dead is so peculiarly calculated to inspire. Sed sans ceremonie. Unless the person assailed comes to their though it must be allowed he owes him much for intro

follow up the article in the present Kaleidoscope, terms, by making them some gratuity, they lay hands ducing it to public notice; for had it not been for Mr. others on the subject of interment in crosrded cities on him, toss him in the air, and otherwise abuse him; Lancaster's itinerant lectures the merits of the system have also in reserve a letter from Philcleet, on the

ject. 60 that, if he do not escape them, he must either sub- would not, perhaps, have been known, as it is, in the premit to be imposed upon, or else be rendered obnoxious sent day. For, to the most numerous and highly re- Good Friday being always with our printers a bolag


somewhat disconcerted our arrangements for the as an object of diversion to the surrounding mob. I have spectable auditory, his discourse was extremely tiresome, heard of several gentlemen who have been exposed to this attempting to entertain them with an interview which he unpleasant situation ; and being myself a njan of business, had had with his most gracious Majesty, King George the Tae Bell and LANCASTER SYSTEMS. We have ler who am daily called in those neighbourhoods where these Third, how the King complimented him, and what com- our preceding columns two letters upon the saties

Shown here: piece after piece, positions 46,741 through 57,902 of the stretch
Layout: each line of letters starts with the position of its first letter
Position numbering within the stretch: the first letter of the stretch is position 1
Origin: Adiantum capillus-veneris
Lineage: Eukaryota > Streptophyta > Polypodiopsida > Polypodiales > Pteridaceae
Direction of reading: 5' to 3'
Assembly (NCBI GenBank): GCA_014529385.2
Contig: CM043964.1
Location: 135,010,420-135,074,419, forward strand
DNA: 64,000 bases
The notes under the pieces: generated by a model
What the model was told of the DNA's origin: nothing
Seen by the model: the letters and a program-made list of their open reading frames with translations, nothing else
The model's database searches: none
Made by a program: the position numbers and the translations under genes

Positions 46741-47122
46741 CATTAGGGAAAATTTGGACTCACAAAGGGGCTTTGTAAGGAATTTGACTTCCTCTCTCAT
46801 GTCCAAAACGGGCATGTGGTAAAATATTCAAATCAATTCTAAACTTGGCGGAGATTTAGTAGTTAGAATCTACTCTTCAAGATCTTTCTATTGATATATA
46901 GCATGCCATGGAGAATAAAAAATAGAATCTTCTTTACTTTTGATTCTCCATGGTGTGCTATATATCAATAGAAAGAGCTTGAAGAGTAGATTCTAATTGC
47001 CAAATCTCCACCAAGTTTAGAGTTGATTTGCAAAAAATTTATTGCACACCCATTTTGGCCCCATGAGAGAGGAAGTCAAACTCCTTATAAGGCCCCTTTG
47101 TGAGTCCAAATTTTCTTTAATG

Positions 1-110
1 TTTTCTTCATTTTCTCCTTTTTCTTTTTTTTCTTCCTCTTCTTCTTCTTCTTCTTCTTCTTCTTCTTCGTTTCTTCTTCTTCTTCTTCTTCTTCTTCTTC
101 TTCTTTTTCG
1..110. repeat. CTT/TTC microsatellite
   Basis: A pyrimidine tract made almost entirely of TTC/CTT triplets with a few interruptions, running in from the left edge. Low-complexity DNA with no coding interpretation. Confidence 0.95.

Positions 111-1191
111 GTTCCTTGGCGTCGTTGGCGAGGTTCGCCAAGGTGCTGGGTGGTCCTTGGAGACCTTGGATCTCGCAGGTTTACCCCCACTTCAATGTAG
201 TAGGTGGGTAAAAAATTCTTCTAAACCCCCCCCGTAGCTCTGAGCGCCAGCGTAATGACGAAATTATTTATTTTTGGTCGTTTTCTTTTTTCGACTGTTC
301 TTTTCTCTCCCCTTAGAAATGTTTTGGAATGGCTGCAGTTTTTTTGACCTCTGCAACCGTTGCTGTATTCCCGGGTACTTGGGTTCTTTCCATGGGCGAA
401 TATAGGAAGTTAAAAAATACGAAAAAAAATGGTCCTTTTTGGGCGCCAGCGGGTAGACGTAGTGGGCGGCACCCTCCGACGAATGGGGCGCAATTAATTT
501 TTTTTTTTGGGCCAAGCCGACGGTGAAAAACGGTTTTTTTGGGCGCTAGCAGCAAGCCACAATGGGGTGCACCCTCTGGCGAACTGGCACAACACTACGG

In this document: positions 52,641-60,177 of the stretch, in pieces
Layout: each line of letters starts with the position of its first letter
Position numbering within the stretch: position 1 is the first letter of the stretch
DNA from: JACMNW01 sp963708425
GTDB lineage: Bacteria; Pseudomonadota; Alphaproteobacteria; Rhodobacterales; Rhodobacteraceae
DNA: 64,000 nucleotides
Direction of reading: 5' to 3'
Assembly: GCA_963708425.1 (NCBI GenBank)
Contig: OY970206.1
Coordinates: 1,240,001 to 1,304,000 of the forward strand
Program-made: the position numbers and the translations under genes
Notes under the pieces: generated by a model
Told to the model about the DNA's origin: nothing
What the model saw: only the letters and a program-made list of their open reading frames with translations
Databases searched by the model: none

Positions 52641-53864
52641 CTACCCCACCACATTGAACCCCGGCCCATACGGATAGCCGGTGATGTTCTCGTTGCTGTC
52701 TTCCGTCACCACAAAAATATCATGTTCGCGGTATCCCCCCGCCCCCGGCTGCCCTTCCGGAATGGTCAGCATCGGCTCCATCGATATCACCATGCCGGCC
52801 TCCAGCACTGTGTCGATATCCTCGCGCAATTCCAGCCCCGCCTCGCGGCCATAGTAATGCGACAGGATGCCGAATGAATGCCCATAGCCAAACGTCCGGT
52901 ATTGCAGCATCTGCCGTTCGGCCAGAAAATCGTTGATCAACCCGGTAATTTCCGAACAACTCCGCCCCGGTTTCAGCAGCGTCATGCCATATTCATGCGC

rival pretensions and comparative merits of Dr. 8 gangs assemble, I had, to day, to congratulate myself on pliments he returned ; by which people found that his

Joseph Lancaster; and we have in reserre another the possession of a swift pair of heels, which exempted system was one of self-praise and egotism, rather than a

by S. who awards the palm of priority to Dr. Bele me from being in a similar dilemına; and I can state, regular well digested plan of instruction, and consequently letter shall be given next week, and if one of their from good authority, that some of these parties carry the began to turn their attention to something more rational who addressed himself originally to the Mercers point so far as to obtrude themselves into merchants' and more likely to carry into effect the great design of na. happen to see the Kaleidoscope, we trust be will

credit for impartiality on this occasion. offices with impunity. Our worthy chief magistrates have tional education. And we need no stronger proof of the rendered essential service to those inhabitants who reside superiority of the Madras system, than the decided pre- Musical CRITICISM.—We regret that the letter of Vie

not arrive until it was too late for insertion this are on the outskirts of the east end of the town, and to the ference which is given it, in its almost universal adoption

shall have a place in our next. community at large, by abolishing that resort of disor by every denomination of Christians. Of its real utility derly persons, so properly called Folly Fair, where vice there can be but one opinion ; and I verily believe it is the HAMILTONIAN System. We have seen the pamphlet e

subject, to which a correspondent alludes, and we and immorality waved their banders, and disseminated commencement of that glorious era, and the means by

lose sight of it. their pernicious effects through juvenile circles, and I which the “knowledge of the Lord shall cover the earth,

The lines on the death of Mr. S have been mishad think it highly necessary that their interference should as the waters cover the sea.” cause the custom of lifting to be annihilated, it being

Yours, &c.

have no doubt that they will be found with a certainly amenable to the laws. I, therefore, beg to re